Goddard College Facilities Director Scott Blanchard, left, leads a tour Wednesday of the school’s new woodchip district heating plant.

PLAINFIELD — Goddard College cut the ribbon on its new woodchip heating plant Wednesday and an advocacy group released a report looking at increasing the state’s wood heating by 2030.

The $2.5 million plant provides heat and hot water for seven buildings on the main campus, 12 buildings in the Village of Learning, and the college library. The project was funded by a $2.1 million loan from the United States Department of Agriculture Rural Development which will be repaid over 40 years.

The plant replaces 23 oil-burning heaters.

Andrew Perchlik, director of the Clean Energy Development Fund, said his organization got involved years ago and helped to fund a feasibility study looking at building the plant at Goddard. Perchlik said the organization was looking for projects to invest in for the local wood-heating industry.

“We’re psyched about this project. We think it’s going to be a great project for other colleges in the state and any other campus-style collection of buildings. … We’re hoping that this is going to be the first of many plants in the state,” he said.

A news release for the ribbon cutting said the plant “represents a significant milestone in the college’s plans to reduce energy use and carbon pollution with a goal to become carbon neutral in fuels burned on campus and electricity usage by 2020.”

Bernard Bull, Goddard’s president, said one of the core convictions for the school when it was founded in the 1930s was that life and learning are not separate. Bull said education should be a blending of the interest of the learner and the realities of the world.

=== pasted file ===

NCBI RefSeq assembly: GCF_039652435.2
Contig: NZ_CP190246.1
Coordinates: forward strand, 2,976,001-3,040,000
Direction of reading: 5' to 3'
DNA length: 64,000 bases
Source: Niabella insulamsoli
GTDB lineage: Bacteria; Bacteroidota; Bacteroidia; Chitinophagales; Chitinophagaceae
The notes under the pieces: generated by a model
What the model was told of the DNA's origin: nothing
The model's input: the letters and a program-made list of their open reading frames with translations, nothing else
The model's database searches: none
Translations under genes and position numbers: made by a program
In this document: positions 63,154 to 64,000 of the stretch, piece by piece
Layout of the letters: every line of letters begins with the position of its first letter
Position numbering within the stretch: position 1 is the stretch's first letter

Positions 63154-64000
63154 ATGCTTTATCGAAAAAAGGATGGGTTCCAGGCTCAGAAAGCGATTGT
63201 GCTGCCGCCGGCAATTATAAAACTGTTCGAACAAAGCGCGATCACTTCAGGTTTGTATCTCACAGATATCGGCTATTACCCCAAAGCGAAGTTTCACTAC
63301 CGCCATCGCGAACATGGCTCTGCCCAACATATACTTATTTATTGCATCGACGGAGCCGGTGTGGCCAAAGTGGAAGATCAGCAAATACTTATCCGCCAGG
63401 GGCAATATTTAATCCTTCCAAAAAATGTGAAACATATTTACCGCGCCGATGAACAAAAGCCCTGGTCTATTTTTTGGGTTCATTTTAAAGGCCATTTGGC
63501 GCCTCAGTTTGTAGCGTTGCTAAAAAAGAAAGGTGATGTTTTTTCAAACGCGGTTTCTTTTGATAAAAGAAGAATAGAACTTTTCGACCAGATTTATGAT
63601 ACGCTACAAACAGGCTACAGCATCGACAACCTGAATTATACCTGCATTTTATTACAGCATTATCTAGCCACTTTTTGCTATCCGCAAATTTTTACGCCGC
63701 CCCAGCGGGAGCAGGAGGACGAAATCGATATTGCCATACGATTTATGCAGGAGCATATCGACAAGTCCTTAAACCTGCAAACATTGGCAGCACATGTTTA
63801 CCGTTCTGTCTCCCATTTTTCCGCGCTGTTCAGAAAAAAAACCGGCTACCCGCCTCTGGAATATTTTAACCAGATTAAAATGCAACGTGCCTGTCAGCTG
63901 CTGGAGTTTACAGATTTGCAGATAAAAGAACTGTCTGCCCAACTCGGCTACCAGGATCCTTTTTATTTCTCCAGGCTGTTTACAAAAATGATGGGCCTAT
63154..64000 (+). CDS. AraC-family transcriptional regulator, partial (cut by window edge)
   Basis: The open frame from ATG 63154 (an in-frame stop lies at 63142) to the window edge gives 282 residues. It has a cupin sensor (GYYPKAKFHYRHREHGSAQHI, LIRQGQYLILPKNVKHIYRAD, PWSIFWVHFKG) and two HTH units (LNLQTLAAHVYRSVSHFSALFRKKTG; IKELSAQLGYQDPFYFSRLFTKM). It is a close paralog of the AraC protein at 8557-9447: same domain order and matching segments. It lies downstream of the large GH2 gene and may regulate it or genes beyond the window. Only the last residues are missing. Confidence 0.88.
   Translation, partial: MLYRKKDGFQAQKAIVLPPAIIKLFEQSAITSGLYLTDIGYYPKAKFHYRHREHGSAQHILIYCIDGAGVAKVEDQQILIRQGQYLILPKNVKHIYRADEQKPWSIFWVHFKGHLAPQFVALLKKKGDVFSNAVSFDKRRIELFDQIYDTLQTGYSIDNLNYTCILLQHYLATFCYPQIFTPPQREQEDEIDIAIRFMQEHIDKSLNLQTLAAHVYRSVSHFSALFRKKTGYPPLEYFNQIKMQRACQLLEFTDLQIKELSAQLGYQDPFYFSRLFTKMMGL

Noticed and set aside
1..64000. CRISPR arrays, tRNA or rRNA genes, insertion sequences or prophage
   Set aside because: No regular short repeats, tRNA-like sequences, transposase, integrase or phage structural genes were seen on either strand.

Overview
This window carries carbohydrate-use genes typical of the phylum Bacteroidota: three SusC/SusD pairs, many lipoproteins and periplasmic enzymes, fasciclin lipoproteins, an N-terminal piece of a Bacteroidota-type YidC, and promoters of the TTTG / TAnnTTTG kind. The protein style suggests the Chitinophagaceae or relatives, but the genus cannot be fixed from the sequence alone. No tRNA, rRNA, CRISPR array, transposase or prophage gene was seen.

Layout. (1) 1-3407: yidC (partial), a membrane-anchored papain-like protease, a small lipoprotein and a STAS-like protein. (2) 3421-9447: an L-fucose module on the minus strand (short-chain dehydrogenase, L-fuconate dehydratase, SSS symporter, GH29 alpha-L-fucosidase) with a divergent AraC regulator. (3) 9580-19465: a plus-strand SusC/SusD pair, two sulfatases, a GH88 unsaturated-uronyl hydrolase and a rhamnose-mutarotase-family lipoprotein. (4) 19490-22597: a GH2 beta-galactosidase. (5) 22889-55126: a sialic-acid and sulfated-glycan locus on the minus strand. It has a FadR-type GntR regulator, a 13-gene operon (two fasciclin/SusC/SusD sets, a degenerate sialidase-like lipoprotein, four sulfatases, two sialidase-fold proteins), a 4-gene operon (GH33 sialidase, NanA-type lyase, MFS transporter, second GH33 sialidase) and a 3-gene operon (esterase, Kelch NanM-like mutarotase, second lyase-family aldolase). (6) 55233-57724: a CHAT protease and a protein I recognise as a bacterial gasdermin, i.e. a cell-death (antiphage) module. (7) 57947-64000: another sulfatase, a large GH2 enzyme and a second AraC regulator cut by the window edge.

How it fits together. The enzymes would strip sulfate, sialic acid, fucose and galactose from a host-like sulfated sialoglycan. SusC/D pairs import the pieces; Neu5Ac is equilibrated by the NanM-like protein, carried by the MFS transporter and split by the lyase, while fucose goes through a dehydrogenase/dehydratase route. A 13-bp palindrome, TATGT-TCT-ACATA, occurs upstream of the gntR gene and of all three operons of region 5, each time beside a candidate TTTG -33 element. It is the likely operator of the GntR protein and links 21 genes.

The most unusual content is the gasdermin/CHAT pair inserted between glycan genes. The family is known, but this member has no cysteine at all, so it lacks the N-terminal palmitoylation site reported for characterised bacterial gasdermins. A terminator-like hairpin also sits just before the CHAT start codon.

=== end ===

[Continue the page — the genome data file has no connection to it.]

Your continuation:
“When those realities fall short, we’re called to co-create a better, more hopeful, more humane and more sustainable world. And this is one solid, real-world example of Goddard living out that mission,” he said.

Adam Sherman, senior consultant with the Biomass Energy Resource Center, announced the roadmap dealing with increasing wood heating in Vermont. The report was produced by BCRC and Renewable Energy Vermont. It was funded by the Vermont Working Lands Enterprise Fund.

Sherman said the state is an international leader when it comes to advanced wood heating on campuses and homes.

“But there’s an opportunity to go a lot further and meet our renewable energy, economic development and working landscape objectives here in Vermont. In Vermont, we consume about 100 million gallons of heating oil annually to heat our buildings and homes. That dependency on fossil fuels creates high greenhouse gas emissions and hamstrings our local economy,” he said.

The report set a goal of reaching 35 percent of the state’s thermal energy coming from wood heating by 2030. It picked 35 percent because that’s the level advocates believe can be sustained by the state’s forests.

According to the report, to reach this goal the state needs to install pellet stoves in about 30 percent of all single-family homes, bulk pellet fueled boilers in about 16 percent of all single-family homes with centralized hydronic heat-distribution networks, pellet boilers in 6 percent of small commercial buildings and woodchip boilers in 6 percent of larger commercial/institutional buildings.

If the state meets this goal, according to the report, it would reduce the state’s consumption of heating oil and propane by 60 percent, replace or add another 900,000 green tons of annual local market demand for low-grade wood in Vermont, avoid $112 million in annual energy expenditures exported from the Vermont economy and avoid 350,000 tons of net greenhouse gas emissions annually.

eric.blaisdell @timesargus.com

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